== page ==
Source: Constitution translated into 15 languages | The Herald May 21, 2019
Talent Chimutambgi Herald Reporter
Government, in collaboration with the Zimbabwe Catholic Bishops Conference (ZCBC), has launched copies of the Constitution of Zimbabwe that have been translated into 15 indigenous languages as a way of enhancing justice and democracy through universal access to the supreme law of the land.
The Constitution of Zimbabwe, which was signed into law in 2013, was previously only found in English, Shona and Ndebele but the ZCBC has now translated it into 12 other vernacular languages to enable every citizen to grasp its contents using their own language, marking a key milestone under President Mnangagwa’s Second Republic that is seized with far-reaching reforms, including broadening civil and political reforms.
The 12 versions are in Sotho, Chewa, Nambya, Shangani, Venda, Tonga, Tswana, Ndau, Chibure, Xhosa, Koisan, and Kalanga.
In his keynote address at the launch of the Constitution Education, Awareness and Dissemination Strategic Document, Justice, Legal and Parliamentary Affairs Minister Ziyambi Ziyambi said the translation exercise would enable citizens to exercise their rights.
“It was realised that in order for individuals to enjoy and exercise their rights fully and for the Constitution to yield results, there is need for translating the Constitution into all official languages, thus ensuring that citizens are fully aware of what their rights are and how they can be implemented,” he said.
Cde Ziyambi said the launch of the strategic document was critical as it signifies Government’s determination in upholding the constitution.
“The launch of this strategic document epitomises our firm commitment to our duty to promote and uphold our Constitution which is the supreme law of the land. The Constitution regulates how the country operates as it stipulates individuals’ and organisations’, rights, limitations, duties and expectations, among other things,” he said.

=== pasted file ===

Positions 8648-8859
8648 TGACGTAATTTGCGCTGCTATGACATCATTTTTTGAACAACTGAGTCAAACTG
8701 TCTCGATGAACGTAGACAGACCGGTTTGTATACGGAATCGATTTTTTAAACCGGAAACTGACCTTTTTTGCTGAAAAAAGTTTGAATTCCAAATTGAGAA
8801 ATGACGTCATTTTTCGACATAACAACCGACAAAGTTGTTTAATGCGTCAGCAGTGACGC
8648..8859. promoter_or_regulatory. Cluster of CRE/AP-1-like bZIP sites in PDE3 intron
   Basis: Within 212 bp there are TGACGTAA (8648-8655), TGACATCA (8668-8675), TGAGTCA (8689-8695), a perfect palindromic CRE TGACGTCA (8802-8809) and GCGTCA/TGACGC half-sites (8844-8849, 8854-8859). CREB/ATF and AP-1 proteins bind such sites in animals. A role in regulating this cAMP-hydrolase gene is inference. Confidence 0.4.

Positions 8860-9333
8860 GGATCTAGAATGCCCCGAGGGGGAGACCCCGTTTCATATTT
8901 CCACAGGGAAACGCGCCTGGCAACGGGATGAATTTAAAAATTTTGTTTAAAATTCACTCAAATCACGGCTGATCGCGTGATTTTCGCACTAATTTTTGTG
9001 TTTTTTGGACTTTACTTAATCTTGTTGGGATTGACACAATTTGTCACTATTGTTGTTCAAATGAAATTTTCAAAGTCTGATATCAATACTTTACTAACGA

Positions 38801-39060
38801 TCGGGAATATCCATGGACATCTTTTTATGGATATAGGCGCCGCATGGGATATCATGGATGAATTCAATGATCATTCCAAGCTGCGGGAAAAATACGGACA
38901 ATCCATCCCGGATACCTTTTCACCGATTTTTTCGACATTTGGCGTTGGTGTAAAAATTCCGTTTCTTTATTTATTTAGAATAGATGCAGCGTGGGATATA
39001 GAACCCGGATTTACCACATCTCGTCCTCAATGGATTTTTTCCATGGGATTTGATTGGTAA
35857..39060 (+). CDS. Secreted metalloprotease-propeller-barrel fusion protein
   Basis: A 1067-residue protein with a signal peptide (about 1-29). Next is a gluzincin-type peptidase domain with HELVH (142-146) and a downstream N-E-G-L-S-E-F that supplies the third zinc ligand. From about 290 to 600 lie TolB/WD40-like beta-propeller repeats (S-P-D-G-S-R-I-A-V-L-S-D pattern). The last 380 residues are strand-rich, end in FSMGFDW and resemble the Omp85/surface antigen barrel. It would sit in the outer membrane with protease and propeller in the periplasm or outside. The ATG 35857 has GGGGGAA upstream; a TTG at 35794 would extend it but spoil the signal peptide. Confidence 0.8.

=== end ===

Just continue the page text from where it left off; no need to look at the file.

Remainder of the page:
He added, the previous constitution which was adopted in 1979 at Lancaster’s House was never translated into indigenous languages adding, the launch was a milestone to improve democracy in all aspects of the people’s lives.
“The 1979 Lancaster House Constitution which was never translated into any of our indigenous languages. However, as a silver lining, the ushering in of the Constitution introduced significant aspects in our lives which includes, amongst others, an expanded Bill of Rights that seeks to promote and protect citizens’ civil, political, social, economic, cultural and environmental rights,” said Minister Ziyambi.
The ministry was now expected to conduct widespread dissemination and Constitutional education and awareness to the various language areas in which these languages are predominantly spoken.
The launch was in accordance with Section 7 of the Constitution which mandate the State to promote awareness of the Constitution.
Speaking at the same occasion, National Constitution and Translation Committee ( NCTC) coordinator Father Edward Ndete, said the Constitution should be introduced in schools as part of curriculum as means of extensive dissemination of the strategic document, adding media should play a role in publicising the process.
“The constitution should be introduced in schools to ensure that it cascades to the last person in society. Media have a crucial role in aiding this awareness,” said Father Ndete.
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